What is asset based lending?

Tuesday 4th October 2022

In this article:

  • What is asset based lending?
  • How does asset based lending work?
  • What is an example of asset based lending?
  • What are the advantages and disadvantages of asset based lending?

What is asset based lending?

Asset based lending is a form of short term financing where a line of credit can be secured using a business’s assets as collateral against a loan. It is an option for many businesses to help with short term cash flow problems and fund development projects.

Examples of assets that can be used include:

  • Accounts receivables – invoices that are generally due within 30 to 90 days.
  • Inventory – For a retail or wholesale operation with lots of stock at its disposal.
  • Equipment or machinery – Usually of high value and owned outright by the business.
  • Property – Property owned outright by the business.
  • Intellectual property – Copyrights, patents, trademarks, inventions, images and website names.

How does asset based lending work?

As many lenders prefer to use assets that can be turned into cash quickly, they will often consider a business’s liquid assets (invoices and stocks) first to use as collateral. If a business would rather use their physical assets, or there is insufficient value in their liquid ones, then the physical assets are considered.

The lender will value the physical assets and as these are often considered a riskier form of collateral, the terms and conditions may differ between the two with the amount loaned possibly less - maybe around 50% of their value compared to as much as 90% for liquid assets.

Interest rates will also be charged on the loan based on the success of the business, its credit history and its cash flow.

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What is an example of asset based lending?

A company would like to borrow £50,000 over a short term to help fund its growth and development. It can pledge its liquid assets and/or its physical assets.

It currently has invoices from reliable customers that are worth £50,000 so the lender can loan 80% of their value = £40,000. If however the company decides to pledge a building that is owned outright and valued at £60,000, then the amount loaned is likely to be around 50% of its value = £30,000.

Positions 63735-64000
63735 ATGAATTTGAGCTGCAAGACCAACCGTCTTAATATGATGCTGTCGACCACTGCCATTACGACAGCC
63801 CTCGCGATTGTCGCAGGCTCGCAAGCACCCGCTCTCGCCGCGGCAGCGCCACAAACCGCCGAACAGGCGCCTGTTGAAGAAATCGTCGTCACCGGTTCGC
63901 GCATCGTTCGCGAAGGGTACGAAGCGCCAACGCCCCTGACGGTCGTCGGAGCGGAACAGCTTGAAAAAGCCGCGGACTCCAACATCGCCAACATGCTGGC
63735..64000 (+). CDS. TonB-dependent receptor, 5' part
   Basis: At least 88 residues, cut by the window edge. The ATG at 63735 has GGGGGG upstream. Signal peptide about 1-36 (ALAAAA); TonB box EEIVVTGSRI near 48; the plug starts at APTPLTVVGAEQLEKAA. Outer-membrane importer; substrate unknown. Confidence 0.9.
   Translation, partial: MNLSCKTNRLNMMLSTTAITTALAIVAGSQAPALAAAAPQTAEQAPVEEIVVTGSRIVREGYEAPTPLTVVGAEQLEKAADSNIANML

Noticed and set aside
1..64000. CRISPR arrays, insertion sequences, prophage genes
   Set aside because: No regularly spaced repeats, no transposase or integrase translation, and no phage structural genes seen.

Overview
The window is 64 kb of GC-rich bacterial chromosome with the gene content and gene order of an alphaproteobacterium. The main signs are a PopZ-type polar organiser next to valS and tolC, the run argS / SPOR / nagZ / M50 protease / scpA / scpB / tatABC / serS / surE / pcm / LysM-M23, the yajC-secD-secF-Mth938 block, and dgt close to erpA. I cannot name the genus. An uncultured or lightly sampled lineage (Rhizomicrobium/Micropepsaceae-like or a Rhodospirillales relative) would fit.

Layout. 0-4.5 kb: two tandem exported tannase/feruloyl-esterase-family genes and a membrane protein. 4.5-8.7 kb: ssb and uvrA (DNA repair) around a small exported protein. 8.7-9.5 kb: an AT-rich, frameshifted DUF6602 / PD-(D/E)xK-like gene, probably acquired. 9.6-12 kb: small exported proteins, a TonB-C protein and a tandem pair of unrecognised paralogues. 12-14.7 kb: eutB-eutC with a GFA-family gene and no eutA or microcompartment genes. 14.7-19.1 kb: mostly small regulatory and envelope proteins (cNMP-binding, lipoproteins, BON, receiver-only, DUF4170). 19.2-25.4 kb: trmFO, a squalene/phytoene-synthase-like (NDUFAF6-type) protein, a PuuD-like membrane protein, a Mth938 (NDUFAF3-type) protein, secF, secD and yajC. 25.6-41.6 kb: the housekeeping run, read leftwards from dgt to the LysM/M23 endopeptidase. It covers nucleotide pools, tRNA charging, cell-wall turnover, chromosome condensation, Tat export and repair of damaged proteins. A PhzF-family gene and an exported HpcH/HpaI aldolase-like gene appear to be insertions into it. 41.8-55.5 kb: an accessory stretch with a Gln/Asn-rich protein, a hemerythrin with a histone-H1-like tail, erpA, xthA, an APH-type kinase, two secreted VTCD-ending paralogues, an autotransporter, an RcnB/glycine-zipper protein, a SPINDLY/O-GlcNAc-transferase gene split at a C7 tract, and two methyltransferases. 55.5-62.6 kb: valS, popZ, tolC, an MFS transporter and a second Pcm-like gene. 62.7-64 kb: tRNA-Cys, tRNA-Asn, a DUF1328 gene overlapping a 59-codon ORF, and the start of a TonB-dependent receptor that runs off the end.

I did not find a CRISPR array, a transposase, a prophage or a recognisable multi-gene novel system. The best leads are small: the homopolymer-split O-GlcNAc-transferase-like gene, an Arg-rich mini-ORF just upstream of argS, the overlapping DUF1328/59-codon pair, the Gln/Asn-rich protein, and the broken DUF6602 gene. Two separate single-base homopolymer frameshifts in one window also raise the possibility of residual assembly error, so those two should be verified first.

In both cases the value loaned reflects the costs of converting the collateral into cash, which is likely to be incurred by the lender should the company default on its loan.

What are the advantages and disadvantages of asset based lending?

Advantages of asset based lending:

  • Flexibility - There is no requirement to specify what the loan is needed for giving greater flexibility for its use. Once the loan has been approved and the funds received, the cash can be used wherever the business chooses.
  • Quick processing - The funds, as long requirements for approval are met, are received quickly, unlike more traditional forms of bank loans.
  • Competitive interest rates - Asset based loans often come with lower interest rates than other types of business loans, in particular unsecured business loans.
  • Other financing options available - Using other forms of financing can be used alongside asset based financing
  • Improves cash flow - It allows the use of untapped assets to help improve cash flow to grow and develop the business.

Disadvantages of asset based lending:

  • Risking assets - It can be risky. If there is a failure to meet the payment terms then as the loan is directly tied to the asset and the business could lose an essential piece of machinery or building.
  • Limit on borrowing - As the amount borrowed is based on the value of assets it may not be as much as required or needed.
  • Undervalued assets - The lender controls the borrowing. Lenders will sometimes undervalue assets affecting what can be borrowed.
  • Credit checks - Credit checks may be carried out by lenders before loaning cash. This will show up on a credit report and may affect credit rating and possible future borrowing.
  • Charges - Defaults, late payments or paying the loan off early could incur charges. Late payments and defaults could also affect your credit score.

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